Tennison by Lynda La Plante
Author: Lynda La Plante
Publisher: Simon and Schuster
Copyright Year: 2015
Review By: Diana Olsberg
In 1973 Jane Tennison, aged 22, leaves the Metropolitan Police Training Academy to be placed on probationary exercise in Hackney where criminality thrives. We witness her struggle to cope in a male-dominated, chauvinistic environment, learning fast to deal with shocking situations with no help or sympathy from her superiors. Then comes her involvement in her first murder case.
Lynda La Plante is probably one of the most prolific contemporary and internationally best selling crime writers. And I can now see why that is the case. This was my first engagement with her… and what a treat !!! I now have a huge list of reading excitement and delight awaiting me.
I was an avid fan of the TV series Prime Suspect which starred academy award winner (and now Dame) Helen Mirren in the landmark role of the straight talking Detective Chief Inspector (DCI) Jane Tennison of the British Metropolitan Police, although I had not read any of the Prime Suspect novels.
This latest Prime Suspect novel, published only at the end of 2015, is most unusual because it actually takes the reader back in time to Jane Tennison’s entry into the Metropolitan Police in the 1970s as a probationary junior officer at Hackney Police Station. Just 22 years old, from a comfortable middle class background, Tennison’s first posting after training is a violent, high crime area in one of the worst sections of London. And, right away, she becomes part of a brutal murder enquiry, embroiled in the devastating effects of youth crime – not only on the direct families of the victims and the perpetrators, but also of the local community.
But oh joy this is not just the usual ‘who dunnit’, or ‘done what’, though those cleverly interrelated scenarios keep you reading with excitement well past the midnight hours, waking with your glasses cutting into your cheeks face down on the open book having fallen asleep not wanting to not find out what happens next. And La Plante, obviously with such a fine eye for plot development, detail and dialogue, does keep you on the edge of your chair (or pillow !).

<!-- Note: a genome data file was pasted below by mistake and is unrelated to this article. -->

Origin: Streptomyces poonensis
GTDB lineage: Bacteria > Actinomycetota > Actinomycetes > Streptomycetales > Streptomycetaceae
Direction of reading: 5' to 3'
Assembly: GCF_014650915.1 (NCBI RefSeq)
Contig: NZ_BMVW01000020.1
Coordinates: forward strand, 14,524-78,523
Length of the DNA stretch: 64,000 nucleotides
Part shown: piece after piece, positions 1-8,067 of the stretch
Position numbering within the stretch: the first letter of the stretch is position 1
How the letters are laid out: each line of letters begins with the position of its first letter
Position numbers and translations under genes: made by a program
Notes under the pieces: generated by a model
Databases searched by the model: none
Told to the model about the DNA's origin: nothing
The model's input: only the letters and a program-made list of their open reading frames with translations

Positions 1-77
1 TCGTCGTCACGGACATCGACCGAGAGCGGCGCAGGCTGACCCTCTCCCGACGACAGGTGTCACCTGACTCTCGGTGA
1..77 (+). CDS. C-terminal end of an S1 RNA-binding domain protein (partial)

The wonder of this book (and I hope to discover in other La Plante novels) is to get a direct and meaningful understanding of police operations through the eyes of women in the Force, mainly of course through Tennison’s experiences and observations, but also through her interactions with other women. And of course the understanding of the role and relations of women police with their friends and families and also the rest of the community they meet in their work. Prime Suspect setting in the British Metropolitan Police, the generally accepted chauvinism of the male-dominated world of the police institution, is I am sure also the context of working in policing in Australia, but really in almost any and every male-dominated workplace.
Prime Suspect is set in London of the 1970s, but such behaviours persist today in male-dominated workplaces in Australia, particularly those institutions with 24 hour work rosters, where roles can be transient, the work often highly stressful, and placements geographically varied. It’s those occupations particularly where women cope daily with the institutionalised blindness of gender inequalities. And it’s not even so much the sexist sexualized behaviours with which women are routinely confronted. The greatest ignominy are the real inequalities of work recognition and opportunities for career advancement, remuneration scales and side benefits, and the persistent deniability of women’s family and household responsibilities. Just listen to La Plante (page 241):-
“Where’s WPC Morgan (Kath)?” Bradfield asked Jane.
“She’s in court this afternoon with the burglar she arrested.
“Right, you’ll have to come with us then. No doubt be a few women and kids in the place so I’ll need a plonk for the gentle touch if it starts kicking off”.
Jane hated it when her male colleagues referred to female officers as “plonks”. It was insulting, and even more so to think that only the women should have to play nanny to the kids. However, she bit back a retort, (my emphasis) glad to be able to gain further experience by going on the raid to arrest a suspect for Julie Ann’s murder.”
Haven’t we all been there and let it go?
And what a delight to get to know the young Jane Tennison, the struggles of dating, emotions, family relationships, leaving home, independence and of course vulnerability. All great stuff. Read it, you won’t be able to put it down, and you’ll be lining up (like me) for many more La Plante adventures.